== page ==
Remnants of the Thaw
The above can mean that the thaw will not be rolled back entirely or even stopped. So far Putin has not touched the main achievement of perestroika 2.0 - the spring 2012 legislation significantly redemocratizing the political system (leaving aside the issue of whether electoral fraud will continue and remain a central feature of the regime). Instead of rolling back the spring reforms of the state’s political and electoral systems, Putin has decided to squeeze the opposition on the streets through investigations and possible criminal charges, hoping some moderates will join the reformed system as he constricts and isolates the radicals of the new street politics.
It also appears that Putin will pursue several, less political but no less key Medvedev reforms going forward, such as the MVD reform and anti-corruption measures. Thus, new MVD chief Kolokoltsev appears intent on developing Medvedev’s police reforms. This can be seen in Putin’s and Kolokoltsev's personnel policies in the MVD. After appointing the more accommodating Kolokoltsev, Putin has continued to purge the police’s top ranks, while Kolokoltsev sacks police chiefs over crimes committed by their subordinates. Indicative as well is the Moscow police’s recent admission that some of its personnel violated the law during the 6 May 2012 Million March demonstration by improperly displaying their badges so that they were not visible to citizens and Kolokoltsev’s introduction of a bill that requires his personnel to apologize to citizens for violating their rights. He also issued an order banning the police from blocking roadways for convoys of cars transporting police chiefs. This is in line with the general trend of reducing traffic privileges for bureaucrats evidenced by Putin’s sharp reduction in the number of official cars allowed special blue lights allowing them to circumvent traffic.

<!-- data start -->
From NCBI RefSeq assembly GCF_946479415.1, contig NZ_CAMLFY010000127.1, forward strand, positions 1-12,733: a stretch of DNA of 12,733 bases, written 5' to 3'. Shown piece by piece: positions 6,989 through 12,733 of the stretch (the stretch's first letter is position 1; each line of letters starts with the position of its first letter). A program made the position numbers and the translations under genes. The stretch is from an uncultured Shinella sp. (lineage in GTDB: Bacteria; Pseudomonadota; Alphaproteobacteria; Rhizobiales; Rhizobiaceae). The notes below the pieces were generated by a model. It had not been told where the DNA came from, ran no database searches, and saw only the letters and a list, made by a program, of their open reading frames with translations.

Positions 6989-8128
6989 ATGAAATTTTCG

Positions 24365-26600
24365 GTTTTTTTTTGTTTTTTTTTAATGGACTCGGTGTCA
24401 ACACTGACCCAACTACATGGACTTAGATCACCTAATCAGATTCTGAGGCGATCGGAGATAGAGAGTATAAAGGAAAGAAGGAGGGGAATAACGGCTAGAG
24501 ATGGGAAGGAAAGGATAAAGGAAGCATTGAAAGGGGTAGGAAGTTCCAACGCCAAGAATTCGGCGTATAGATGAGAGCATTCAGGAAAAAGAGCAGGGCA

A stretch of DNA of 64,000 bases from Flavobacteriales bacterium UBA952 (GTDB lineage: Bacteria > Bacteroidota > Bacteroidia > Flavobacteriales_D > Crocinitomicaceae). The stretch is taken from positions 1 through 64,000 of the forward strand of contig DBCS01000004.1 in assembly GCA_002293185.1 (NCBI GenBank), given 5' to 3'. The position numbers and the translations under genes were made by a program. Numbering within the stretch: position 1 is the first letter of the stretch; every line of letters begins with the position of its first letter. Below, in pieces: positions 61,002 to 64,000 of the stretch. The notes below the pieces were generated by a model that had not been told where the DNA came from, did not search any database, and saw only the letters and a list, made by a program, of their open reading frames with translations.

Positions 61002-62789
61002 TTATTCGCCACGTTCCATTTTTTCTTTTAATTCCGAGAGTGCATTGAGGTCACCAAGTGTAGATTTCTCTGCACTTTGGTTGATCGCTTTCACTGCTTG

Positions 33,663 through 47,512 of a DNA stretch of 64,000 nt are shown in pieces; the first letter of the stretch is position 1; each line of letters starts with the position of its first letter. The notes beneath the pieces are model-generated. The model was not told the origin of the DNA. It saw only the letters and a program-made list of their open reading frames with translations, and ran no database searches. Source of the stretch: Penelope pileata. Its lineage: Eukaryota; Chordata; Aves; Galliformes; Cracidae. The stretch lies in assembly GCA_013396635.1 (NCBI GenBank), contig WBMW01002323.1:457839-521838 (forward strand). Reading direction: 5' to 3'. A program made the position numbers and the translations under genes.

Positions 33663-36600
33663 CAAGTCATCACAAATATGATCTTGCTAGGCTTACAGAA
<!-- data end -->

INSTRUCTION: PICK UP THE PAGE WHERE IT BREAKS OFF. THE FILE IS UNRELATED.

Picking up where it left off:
In bids to continue the fight against corruption, Putin has also introduced legislation to forbid officials from maintaining foreign bank accounts, and prosecutors and courts are carrying out a wave of indictments and convictions of high-ranking officials in the military and regional governments for corruption. Putin has also appointed a liberal businessman, Boris Titov, to a newly created position of business ombudsman. Titov promises to combat the raiding of businesses, often assisted by police and other siloviki, and has made noises about appealing to Putin for oligarch Mikhail Khodorkovskii’s release from prison. Shortly after those noises a court reduced the prison term of Khodorkovskii’s co-defendant Platon Lebedev by three plus years setting his release for next March. Also, amidst fears that a new procedure for forming the Presidential Council on Human Rights would drive top human rights defenders and opposition figures from the body, Putin pulled back and dissenters like Ludmilla Alekseeva returned to the council. Finally, economic reforms, including privatization and thus some economic restructuring, appear on track.